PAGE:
to recover damages arising from As death.
A, a British photojournalist, was covering
the violent protests of the Thai Red-Shirts
Movement in Bangkok. Despite warnings
given by the Thai Prime Minister to IV.
foreigners, specially journalists, A moved
around the Thai capital. In the course of his
coverage, he was killed with a stray bullet
which was later identified as having come Choose the statement which appropriately
from the ranks of the Red-Shirts. The wife completes the opening phrase:
of A sought relief from Thai authorities but
was refused assistance.
A State which resorts to retorsion in D. A State which resorts to retorsion in
international law international law should apply proportionate
response within appreciable limits.

A. must ensure that all states consent to

its act. Retorsion consists in retaliation where the acts
complained of do not constitute a legal ground of
B. cannot curtail migration from the offense but are rather in the nature of unfriendly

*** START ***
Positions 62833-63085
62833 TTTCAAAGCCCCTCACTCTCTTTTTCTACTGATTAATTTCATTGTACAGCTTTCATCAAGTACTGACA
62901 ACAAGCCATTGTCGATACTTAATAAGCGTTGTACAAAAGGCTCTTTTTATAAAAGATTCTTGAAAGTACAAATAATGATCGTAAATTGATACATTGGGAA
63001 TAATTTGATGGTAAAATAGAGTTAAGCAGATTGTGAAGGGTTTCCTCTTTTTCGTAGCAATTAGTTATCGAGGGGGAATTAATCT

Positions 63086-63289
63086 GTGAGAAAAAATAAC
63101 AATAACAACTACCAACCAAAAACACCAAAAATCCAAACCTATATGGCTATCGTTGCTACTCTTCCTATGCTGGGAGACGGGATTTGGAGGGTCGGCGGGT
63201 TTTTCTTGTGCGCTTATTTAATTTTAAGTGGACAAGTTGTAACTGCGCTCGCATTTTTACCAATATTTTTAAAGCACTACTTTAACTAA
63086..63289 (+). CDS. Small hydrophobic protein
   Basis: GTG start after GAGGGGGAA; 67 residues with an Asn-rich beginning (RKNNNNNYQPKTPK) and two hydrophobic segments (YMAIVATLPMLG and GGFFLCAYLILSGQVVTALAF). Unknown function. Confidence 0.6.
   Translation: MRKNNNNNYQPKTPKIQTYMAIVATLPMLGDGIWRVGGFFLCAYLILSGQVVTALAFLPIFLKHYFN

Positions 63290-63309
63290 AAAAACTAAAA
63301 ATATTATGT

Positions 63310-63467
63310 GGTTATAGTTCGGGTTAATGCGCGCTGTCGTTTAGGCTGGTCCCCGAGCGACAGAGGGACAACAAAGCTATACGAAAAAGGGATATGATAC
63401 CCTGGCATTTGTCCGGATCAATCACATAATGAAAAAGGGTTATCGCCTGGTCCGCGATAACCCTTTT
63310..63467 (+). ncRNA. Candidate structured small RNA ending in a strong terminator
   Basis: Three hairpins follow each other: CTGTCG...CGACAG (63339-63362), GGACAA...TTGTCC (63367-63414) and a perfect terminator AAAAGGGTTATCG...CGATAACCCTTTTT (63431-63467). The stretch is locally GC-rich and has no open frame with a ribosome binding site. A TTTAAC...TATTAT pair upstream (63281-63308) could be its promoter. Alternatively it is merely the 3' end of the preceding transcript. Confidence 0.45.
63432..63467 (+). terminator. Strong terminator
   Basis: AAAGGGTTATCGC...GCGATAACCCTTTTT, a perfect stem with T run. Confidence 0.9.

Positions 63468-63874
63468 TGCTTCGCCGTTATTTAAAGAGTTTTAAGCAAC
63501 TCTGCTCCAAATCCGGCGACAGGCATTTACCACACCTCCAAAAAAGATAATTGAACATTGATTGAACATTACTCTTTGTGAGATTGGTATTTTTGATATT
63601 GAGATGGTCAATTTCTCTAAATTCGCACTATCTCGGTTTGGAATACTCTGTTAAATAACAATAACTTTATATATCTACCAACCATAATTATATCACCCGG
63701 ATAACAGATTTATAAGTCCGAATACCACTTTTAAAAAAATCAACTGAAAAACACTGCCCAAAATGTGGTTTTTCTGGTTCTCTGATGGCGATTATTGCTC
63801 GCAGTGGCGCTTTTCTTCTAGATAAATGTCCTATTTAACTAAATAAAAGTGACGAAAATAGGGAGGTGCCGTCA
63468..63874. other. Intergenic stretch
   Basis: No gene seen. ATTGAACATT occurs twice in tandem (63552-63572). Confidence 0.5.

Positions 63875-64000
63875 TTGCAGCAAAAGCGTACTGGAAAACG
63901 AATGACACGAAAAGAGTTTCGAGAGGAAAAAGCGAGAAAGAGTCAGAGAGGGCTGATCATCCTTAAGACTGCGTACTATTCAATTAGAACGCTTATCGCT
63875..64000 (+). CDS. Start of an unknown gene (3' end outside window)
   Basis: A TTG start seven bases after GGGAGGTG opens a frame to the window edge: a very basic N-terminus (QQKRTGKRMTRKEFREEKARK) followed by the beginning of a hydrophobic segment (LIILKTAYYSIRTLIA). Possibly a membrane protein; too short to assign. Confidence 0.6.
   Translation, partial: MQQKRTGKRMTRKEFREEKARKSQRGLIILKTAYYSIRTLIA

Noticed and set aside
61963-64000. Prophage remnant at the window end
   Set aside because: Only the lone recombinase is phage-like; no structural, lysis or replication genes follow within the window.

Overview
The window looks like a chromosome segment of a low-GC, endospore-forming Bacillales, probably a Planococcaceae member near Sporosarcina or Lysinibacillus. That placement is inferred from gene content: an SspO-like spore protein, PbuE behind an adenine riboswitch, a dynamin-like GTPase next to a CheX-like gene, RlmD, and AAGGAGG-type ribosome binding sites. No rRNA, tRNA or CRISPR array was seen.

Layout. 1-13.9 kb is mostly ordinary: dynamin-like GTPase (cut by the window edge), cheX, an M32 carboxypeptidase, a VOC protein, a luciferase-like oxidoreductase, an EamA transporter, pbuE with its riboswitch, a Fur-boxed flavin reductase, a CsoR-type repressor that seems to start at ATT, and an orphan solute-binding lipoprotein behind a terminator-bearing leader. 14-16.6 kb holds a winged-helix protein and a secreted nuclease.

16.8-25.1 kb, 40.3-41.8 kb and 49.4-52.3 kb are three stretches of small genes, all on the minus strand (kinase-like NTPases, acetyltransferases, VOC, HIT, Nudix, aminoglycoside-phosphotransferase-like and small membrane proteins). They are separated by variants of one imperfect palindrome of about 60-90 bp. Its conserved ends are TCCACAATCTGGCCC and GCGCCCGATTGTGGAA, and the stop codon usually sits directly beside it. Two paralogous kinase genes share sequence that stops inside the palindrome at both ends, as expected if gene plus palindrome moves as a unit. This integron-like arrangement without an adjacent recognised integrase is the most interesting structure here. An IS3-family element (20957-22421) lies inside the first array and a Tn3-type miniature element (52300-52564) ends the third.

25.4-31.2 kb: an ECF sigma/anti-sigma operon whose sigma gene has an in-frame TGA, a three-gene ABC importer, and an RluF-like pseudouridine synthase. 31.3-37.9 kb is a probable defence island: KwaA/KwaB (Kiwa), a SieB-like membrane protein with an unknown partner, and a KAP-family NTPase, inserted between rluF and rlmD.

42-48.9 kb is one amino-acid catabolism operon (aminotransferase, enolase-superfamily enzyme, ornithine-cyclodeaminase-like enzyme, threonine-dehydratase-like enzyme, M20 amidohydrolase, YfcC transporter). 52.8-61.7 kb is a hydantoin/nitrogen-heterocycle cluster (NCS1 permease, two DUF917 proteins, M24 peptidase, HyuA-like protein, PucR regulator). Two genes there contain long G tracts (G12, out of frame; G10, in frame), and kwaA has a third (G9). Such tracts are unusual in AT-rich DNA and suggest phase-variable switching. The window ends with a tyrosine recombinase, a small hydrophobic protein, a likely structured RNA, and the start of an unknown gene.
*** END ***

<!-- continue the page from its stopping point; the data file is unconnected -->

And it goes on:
offending state. acts done primarily in pursuance of legitimate
State interests but indirectly hurtful to other
C. can expel the nationals of the offending States. (R. Sarmiento, Public International Law
state. Bar Reviewer, 2009 Revised Edition, p. 233)

D. should apply proportionate response

within appreciable limit.
To be valid in international law, acts of retorsion
E. None of the above. should not be excessive when compared to the
unfriendly acts committed by the offending State.
Moreover, they should not violate a States
obligation under Article 2(3) of the U.N. Charter to
Explain your answer. (2%) settle their disputes by peaceful means in such a
manner that international peace and security and
justice are not endangered.

Suggested Answer: